Skip to navigation Skip to content
Search
< back

Cesme, Turkey

Saga Sapphire blog - Captains' blogs

28th March, 2016

Leaving Cape Helles and all the traffic of the Dardanelles behind us we turned south west and headed for Cesme, a small port on the Turkish mainland that is trying to attract more cruise ship business. Being the first call of Saga Sapphire I had to meet a delegation of local officials for the customary plaque exchange. They also came with a large bouquet of flowers, Mrs. R is delighted, and my day room has a new ‘fragrance’, at least for the time being.

The weather was very sunny and crystal clear, but a keen breeze from the north kept the temperatures reasonable. Some folks went off on an all day tour to Izmir 85 km away, others went off to see Alacati, a district of Cesme that still retains architecture from Byzantine times. We just took a few hours off to stroll into town through the very modern marina waterfront where numerous not so cheap yachts were lying alongside. From there Saga Sapphire in the distance looked as though it was the largest yacht in the marina.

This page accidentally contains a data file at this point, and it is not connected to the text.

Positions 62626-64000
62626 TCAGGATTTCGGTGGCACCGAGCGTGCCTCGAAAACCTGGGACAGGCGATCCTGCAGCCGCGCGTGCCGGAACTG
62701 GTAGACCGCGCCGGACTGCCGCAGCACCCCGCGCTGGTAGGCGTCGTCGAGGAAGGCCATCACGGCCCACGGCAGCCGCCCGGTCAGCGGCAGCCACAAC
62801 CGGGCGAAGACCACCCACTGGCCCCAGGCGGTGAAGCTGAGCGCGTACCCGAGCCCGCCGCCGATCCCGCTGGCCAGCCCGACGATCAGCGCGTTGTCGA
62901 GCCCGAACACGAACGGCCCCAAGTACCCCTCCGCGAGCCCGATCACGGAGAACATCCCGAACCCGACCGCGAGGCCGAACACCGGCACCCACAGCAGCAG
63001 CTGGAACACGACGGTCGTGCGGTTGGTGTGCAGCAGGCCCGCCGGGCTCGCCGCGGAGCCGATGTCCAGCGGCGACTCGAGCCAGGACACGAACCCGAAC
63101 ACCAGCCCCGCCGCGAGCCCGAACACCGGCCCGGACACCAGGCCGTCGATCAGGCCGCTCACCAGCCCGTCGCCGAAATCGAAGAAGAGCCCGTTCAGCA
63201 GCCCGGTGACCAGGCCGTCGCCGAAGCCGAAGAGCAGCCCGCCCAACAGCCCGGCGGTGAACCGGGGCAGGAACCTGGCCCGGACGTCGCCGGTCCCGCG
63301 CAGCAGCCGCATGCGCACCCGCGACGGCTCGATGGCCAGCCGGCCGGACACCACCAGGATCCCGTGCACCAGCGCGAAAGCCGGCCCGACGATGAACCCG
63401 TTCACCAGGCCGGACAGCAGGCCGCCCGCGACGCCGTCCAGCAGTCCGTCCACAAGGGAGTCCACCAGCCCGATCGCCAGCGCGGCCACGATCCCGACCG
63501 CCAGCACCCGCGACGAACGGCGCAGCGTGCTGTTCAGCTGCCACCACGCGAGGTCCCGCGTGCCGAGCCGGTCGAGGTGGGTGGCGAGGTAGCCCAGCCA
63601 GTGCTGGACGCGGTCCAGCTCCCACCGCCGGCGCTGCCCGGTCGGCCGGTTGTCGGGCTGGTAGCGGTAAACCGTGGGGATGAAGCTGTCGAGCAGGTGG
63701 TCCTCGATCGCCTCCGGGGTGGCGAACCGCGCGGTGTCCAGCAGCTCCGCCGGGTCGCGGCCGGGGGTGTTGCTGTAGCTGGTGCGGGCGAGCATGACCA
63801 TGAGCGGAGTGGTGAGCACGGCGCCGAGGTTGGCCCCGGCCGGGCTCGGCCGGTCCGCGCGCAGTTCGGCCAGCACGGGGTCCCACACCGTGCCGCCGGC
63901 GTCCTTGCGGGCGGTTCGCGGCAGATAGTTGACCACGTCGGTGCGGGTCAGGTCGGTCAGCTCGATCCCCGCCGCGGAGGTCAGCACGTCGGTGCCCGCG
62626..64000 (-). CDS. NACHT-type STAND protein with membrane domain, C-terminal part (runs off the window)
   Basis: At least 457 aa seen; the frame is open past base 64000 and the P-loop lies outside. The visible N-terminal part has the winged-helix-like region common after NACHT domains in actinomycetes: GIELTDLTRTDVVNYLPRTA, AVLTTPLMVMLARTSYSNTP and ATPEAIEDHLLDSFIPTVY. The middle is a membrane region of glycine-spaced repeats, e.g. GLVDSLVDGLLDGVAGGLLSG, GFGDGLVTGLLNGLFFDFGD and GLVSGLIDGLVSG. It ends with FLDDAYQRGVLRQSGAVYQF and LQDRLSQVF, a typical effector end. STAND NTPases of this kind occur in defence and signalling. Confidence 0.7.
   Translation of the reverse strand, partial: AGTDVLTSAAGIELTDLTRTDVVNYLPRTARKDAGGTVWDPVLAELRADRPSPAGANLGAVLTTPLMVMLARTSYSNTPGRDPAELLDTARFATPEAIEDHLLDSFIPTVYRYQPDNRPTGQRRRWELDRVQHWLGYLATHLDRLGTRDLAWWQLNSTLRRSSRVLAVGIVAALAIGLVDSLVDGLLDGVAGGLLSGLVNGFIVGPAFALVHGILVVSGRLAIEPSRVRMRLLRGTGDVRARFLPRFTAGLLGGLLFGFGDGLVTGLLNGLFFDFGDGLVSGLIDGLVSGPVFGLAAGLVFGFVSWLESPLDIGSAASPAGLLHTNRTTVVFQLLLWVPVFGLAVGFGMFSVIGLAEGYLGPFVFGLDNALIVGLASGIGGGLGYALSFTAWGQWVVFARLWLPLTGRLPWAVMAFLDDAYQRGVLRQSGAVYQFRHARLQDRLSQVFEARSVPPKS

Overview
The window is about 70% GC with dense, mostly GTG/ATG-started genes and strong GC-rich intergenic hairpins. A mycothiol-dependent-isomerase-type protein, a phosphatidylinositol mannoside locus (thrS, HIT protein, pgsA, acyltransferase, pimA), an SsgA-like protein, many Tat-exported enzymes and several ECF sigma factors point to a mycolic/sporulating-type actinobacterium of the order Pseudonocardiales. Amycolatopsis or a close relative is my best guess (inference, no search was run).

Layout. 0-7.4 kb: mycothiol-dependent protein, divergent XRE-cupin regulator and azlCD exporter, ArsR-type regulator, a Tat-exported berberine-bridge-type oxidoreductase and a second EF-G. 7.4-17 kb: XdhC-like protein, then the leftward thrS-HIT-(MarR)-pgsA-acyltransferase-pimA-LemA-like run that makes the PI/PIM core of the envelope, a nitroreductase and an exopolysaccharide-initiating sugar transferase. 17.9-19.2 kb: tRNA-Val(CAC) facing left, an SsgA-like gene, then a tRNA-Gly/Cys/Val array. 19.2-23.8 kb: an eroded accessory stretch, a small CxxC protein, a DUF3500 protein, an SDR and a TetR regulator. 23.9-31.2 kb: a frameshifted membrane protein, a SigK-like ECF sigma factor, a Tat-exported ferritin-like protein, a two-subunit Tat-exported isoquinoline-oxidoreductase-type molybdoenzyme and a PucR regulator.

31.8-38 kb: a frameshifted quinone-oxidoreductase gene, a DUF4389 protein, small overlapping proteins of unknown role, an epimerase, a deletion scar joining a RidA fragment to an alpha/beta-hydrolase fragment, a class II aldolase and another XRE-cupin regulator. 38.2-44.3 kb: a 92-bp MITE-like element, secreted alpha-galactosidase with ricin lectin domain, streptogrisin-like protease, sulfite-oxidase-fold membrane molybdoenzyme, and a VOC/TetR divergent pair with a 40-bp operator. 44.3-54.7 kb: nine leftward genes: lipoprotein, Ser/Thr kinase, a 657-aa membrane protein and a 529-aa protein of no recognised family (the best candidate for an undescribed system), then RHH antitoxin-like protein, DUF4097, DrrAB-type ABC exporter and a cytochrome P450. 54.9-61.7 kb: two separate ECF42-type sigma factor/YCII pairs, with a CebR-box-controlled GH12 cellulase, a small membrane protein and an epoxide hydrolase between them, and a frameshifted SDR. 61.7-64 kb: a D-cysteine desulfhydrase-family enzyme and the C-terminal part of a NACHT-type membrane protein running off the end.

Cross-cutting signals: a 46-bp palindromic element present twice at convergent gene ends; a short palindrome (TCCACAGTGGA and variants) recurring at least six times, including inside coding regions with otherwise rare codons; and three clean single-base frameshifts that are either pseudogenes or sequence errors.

Dominating the town is the old Ottoman castle and inside there are a number of rooms converted into small museums, one dedicated to the war with the Russians when the Baltic fleet made the long sea passage from St. Petersburg. From the higher towers there was a superb view towards the sea and looking down over the tiled roofs of the old town. We continued along the relatively quiet waterfront until coming across an open café. Here a few local men were chatting away while smoking through their strange watery Hooka ‘equipment’.

The sun was deceptively strong and there will be a few red faces for a few days. After sailing, later that evening, the sky remained so clear that a million stars must have been visible.

Captain Philip Rentell

The opinions expressed are those of the author and are not held by Saga unless specifically stated.

The material is for general information only and does not constitute investment, tax, legal, medical or other form of advice. You should not rely on this information to make (or refrain from making) any decisions. Always obtain independent, professional advice for your own particular situation.

Archive

2012
2013
2014
2015
2016
2017
2018